Are small businesses becoming digital roadkill?
Faster broadband initiatives such as the National Broadband Network will be a blessing for small businesses, but only if they survive the charge of international competitors.
A recent article in Technology Spectator pointed out the issues some small businesses will face when the NBN rolls out in Australia. Andrew Twaites of Melbourne consultancy The Strategy Canvas argued that, while access to super-fast broadband will have many positives, there “will also be costs and a fair degree of pain” for some small businesses.
The additional competitive pressures that the NBN rollout is likely place on segments of the small business sector that have to date enjoyed a degree of natural protection as a result of their customers’ inability to access super-fast broadband.
Once that natural protection falls away, many small businesses will for the first time be exposed to competition from interstate and overseas businesses.
Most at risk will be transaction-based service providers who can be easily replaced by lower-cost overseas companies, particularly now that foreign suppliers are easily accessible through services like O-Desk and Freelancer.com.
One of the reasons why small businesses are threatened is because they are under-capitalised; many simply can’t invest in the technology or training they need to compete. There’s also the reluctance to embrace technology. According to the most recent Sensis e-Business report, over half of all small businesses in Australia don’t have even a basic website.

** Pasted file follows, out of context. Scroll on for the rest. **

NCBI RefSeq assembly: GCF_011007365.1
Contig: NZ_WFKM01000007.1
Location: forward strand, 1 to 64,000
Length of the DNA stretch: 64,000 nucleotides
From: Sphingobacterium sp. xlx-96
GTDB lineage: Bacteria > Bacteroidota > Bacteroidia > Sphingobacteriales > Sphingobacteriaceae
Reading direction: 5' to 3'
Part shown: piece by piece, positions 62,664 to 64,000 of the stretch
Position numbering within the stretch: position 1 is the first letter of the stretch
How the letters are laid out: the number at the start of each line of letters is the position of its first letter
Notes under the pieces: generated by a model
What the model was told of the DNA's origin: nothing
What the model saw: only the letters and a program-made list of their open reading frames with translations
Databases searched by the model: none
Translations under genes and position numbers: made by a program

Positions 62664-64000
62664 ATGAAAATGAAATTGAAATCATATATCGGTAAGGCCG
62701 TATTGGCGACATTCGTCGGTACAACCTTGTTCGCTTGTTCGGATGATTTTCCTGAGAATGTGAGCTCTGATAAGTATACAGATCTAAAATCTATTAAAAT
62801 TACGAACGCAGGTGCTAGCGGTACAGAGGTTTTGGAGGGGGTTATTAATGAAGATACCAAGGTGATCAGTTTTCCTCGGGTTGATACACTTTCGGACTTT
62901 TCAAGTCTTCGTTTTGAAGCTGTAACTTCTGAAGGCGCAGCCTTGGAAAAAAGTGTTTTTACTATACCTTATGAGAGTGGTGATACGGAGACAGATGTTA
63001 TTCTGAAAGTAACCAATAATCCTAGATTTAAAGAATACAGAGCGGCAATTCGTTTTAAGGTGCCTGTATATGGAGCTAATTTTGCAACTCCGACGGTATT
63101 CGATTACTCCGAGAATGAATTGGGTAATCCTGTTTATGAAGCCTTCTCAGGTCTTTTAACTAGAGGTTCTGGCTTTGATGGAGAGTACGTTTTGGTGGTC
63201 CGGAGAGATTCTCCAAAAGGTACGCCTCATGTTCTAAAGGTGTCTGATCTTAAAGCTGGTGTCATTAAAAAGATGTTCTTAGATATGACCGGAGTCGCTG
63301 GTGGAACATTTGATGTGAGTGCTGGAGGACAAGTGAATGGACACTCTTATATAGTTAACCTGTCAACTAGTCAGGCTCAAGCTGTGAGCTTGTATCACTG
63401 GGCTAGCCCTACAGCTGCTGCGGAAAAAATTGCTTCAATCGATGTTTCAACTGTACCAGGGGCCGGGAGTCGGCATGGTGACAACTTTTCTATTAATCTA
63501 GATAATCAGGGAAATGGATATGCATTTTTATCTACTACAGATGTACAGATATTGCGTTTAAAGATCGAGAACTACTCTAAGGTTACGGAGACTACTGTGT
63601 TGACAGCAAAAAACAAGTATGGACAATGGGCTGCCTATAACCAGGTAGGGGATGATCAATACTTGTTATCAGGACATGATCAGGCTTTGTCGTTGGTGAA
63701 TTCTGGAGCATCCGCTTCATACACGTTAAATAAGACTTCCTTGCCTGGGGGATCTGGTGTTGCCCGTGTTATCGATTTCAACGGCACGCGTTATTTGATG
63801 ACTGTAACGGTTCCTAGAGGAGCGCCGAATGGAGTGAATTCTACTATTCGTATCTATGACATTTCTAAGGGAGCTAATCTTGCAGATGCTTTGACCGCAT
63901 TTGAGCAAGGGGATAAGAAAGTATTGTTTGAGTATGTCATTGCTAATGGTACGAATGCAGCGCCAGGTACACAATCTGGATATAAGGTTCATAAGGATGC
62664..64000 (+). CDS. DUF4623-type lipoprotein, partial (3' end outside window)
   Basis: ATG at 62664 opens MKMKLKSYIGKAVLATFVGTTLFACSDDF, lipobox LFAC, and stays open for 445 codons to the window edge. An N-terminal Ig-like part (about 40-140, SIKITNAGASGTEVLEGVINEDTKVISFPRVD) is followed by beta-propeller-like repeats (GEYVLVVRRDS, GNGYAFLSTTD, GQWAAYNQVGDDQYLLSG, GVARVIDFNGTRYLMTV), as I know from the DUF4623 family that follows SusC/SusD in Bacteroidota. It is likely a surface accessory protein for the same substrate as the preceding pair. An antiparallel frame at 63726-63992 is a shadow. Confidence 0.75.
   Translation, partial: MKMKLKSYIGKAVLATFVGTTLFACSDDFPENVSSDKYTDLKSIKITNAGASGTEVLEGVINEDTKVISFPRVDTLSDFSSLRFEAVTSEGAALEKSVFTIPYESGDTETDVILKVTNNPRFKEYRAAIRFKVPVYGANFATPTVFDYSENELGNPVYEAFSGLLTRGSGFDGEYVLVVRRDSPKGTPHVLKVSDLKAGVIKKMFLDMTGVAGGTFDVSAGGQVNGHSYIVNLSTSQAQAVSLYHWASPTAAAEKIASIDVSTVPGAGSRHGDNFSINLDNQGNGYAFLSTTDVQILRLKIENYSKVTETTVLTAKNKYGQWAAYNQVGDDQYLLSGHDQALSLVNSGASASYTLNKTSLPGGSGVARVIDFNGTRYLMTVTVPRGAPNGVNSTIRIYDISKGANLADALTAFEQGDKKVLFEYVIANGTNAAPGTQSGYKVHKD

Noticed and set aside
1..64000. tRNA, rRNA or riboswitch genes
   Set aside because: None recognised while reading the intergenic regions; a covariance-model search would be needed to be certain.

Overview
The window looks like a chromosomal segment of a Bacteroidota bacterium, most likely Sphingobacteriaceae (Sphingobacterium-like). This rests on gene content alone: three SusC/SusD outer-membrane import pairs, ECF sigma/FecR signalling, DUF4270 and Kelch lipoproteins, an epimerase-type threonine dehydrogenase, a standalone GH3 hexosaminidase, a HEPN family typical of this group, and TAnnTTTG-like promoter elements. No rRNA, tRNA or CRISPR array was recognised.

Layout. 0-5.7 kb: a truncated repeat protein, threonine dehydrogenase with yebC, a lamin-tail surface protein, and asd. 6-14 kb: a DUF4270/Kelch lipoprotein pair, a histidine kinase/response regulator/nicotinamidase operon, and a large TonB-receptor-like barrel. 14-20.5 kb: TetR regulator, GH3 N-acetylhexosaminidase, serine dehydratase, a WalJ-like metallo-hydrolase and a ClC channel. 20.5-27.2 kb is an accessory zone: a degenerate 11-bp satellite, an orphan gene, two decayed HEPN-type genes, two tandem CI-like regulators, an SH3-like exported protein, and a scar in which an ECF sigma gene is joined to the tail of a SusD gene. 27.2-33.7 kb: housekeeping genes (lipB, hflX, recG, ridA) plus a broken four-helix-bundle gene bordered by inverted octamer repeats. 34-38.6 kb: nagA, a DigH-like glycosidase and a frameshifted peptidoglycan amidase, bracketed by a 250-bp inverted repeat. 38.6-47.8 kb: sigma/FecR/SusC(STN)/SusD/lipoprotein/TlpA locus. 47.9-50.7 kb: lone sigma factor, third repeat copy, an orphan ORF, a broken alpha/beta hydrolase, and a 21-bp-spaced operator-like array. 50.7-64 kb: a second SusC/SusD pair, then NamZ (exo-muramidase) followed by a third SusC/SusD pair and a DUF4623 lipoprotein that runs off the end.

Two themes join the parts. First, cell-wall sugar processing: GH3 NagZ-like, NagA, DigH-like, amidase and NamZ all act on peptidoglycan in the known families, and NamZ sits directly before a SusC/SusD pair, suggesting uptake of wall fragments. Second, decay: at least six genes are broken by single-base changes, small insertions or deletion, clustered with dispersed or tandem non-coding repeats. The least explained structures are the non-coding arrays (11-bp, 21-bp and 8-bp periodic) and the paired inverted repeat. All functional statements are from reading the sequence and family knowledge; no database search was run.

"The fact that most businesses haven’t done the basics doesn’t bode well as the speed of commerce accelerates over the rest of this decade."
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On a recent holiday in Northern NSW, I checked dozens of tourism businesses’ online presences. Few had a website and almost none had bothered filling in their Google Places profiles, let alone set up social media presences. Yet almost all of their new customers are looking for them on the web, increasingly through mobile devices or social media services, where they are invisible.
Not having a business website, local listing or Facebook page are trivial things; but the fact that most businesses haven’t done the basics doesn’t bode well as the speed of commerce accelerates over the rest of this decade.
That many small businesses will be put out of business by today’s changes isn’t unprecedented – blacksmiths were out of job shortly after the motor car rolled out and whale oil manufacturers by gas and then electric lighting.
As Andrew points out, we assume “creative destruction” just disrupts big incumbent corporations. In reality, it’s the little guys who feel more pain than insulated executives of big business.
Many of us little guys are going to have to start thinking about adapting to very changed times, or else the risks of being digital roadkill are real.
How do you think your small business will fare when the NBN is rolled out? Will your business survive the competitive pressures?